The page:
Guide Says to Explorer:
Context of challenge. “Think of a situation where you would like to have more resources. Set that aside for a moment, we’ll come back to it when you have more resources.”
1. Setting up the Circle of Excellence: “Imagine a circle on the floor in front of you. What does it look like? What color is it, what material is it made of? Are there any sounds in the circle?”
2. Have client think about an excellent state that is a resource for them. “What state of excellence would you like to have more of in your life? Think of a state where you have resources available to you that allows you to act in ways that will support you and protect you.”
3. Anchoring (stabilizing) state of excellence to circle: “Think of a time when you were in this state in a way that was fully satisfying to you. Pretend you are there now, re-experiencing those feelings, images and sounds. When you feel how that feels fully, step into your circle.” Give gentle guidance with a hand on the shoulder and motion to the client to step into the imagined circle on the floor. Give explorer time to feel the purity of the state. Amp it up if you want to. “Now, step back out of the circle, leaving that state of excellence there.”
4. Separator State: Distract with any question that will elicit a neutral state such as, “What is your phone number backward? How was lunch?”
5. Testing: “Step back into the circle, and notice how that feels now.” Calibrate for a return of the state of excellence physiology you saw in step 3. “Now step back out of the circle.” Create a separator state again.
Please Note: If the response is not as strong as desired, elicit another example that gives a stronger response, repeat step 3, 4, & 5. You may also stack or add other resources at this point. When the response anchor is fully evident, then go to step 6.
6. Chaining Anchors: “In a moment I am going to touch your shoulder. When I do, I want you to immediately step forward into that circle, into that excellent state. First, I want you to think again about that time or situation where you would like to have more of this particular state of excellence.” As soon as client begins to access the unresourceful state, gently nudge their shoulder as a signal to step forward into the circle. Observe to be sure client accesses the new state of excellence.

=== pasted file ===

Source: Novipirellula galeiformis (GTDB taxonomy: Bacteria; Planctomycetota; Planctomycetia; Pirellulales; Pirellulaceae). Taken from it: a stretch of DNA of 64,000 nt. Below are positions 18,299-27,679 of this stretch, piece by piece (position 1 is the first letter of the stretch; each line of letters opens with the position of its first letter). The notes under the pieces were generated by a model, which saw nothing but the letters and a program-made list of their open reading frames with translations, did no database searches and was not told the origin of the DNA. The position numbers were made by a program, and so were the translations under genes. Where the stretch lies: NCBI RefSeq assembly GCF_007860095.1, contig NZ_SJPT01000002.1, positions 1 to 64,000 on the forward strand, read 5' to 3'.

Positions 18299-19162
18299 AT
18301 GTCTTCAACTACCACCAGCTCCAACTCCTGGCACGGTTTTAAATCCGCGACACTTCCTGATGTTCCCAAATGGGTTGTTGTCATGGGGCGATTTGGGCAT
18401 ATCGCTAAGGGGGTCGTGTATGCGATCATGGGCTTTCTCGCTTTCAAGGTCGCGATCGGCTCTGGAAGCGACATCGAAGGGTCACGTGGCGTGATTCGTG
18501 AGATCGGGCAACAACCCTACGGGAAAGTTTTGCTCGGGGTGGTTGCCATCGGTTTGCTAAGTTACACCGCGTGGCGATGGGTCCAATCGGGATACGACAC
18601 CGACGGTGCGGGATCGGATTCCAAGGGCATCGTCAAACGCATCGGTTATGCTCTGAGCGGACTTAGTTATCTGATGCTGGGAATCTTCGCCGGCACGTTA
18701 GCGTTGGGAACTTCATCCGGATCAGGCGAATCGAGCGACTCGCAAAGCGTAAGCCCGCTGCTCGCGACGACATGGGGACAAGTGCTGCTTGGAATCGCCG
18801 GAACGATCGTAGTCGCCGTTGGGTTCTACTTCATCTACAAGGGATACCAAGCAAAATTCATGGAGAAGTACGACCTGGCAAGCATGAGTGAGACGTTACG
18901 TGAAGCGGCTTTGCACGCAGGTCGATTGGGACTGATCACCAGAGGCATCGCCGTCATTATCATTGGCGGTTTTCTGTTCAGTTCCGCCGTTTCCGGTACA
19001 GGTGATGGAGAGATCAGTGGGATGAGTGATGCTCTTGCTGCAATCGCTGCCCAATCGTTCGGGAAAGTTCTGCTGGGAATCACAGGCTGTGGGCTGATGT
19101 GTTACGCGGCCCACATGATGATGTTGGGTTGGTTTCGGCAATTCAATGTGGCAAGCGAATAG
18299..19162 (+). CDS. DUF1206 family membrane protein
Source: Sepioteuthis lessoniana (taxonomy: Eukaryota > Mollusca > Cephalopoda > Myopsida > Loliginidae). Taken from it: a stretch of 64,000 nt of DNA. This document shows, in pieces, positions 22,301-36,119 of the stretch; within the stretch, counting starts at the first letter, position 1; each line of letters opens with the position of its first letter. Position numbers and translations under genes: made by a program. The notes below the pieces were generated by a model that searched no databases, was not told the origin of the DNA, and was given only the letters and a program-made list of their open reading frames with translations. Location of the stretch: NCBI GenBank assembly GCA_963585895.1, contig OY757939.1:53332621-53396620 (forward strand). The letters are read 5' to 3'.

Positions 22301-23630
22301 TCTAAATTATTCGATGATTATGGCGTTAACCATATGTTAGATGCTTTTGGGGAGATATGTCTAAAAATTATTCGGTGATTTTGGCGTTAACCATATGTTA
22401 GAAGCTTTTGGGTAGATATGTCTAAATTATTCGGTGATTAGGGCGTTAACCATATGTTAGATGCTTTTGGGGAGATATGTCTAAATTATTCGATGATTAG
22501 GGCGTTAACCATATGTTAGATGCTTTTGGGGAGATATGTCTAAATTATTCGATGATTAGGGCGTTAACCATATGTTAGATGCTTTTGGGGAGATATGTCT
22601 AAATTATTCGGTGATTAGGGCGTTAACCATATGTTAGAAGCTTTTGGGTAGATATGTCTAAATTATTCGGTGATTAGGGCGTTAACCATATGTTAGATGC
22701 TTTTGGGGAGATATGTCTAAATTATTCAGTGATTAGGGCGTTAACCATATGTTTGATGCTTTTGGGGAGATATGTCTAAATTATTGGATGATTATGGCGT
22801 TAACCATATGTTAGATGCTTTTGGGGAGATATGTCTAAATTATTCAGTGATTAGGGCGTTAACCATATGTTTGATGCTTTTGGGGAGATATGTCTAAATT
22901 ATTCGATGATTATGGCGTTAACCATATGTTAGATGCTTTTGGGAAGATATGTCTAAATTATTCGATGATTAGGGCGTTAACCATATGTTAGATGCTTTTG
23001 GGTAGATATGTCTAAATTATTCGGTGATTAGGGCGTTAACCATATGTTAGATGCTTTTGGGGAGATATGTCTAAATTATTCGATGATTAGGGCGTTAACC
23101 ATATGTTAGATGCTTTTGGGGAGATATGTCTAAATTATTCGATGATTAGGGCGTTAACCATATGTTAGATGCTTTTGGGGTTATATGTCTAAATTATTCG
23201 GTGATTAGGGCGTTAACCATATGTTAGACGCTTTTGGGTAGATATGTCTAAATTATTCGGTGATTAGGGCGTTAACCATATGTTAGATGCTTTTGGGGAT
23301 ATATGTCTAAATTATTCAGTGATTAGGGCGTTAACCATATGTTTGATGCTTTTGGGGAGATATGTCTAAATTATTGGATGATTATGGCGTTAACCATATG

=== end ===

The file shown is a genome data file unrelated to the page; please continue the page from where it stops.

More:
7. Testing: Ask client to step back out of the circle (separator state). “Where or when in the future might that situation occur again?” or “What happens when you think of what used to go wrong?” Observe to be sure that client only briefly accesses the unresourceful state and then automatically accesses the state of excellence. If the state needs strengthening – step into the circle again or continue to stack more resources into the circle of excellence (a spatial anchor).
8. Future Pace: Have the client creatively think of a way to carry their circle with them so that it will automatically be available in many other situations as needed in their future. Watch for the non-verbal cues for congruency.
Note: Once there is an understanding of the structure of the process, it can also be done with yourself.
This article was written by Al Sargent and Marilyn Sargent of Success Design International. They are the authors of the Spencer Institute’s Life Strategies Coach Certification and the Results Coach Certification.
If you found this article helpful, you will want to click over it and get more information on how to use this in a coaching setting. For more information on Al and Marilyn, visit www.repoweryourlife.com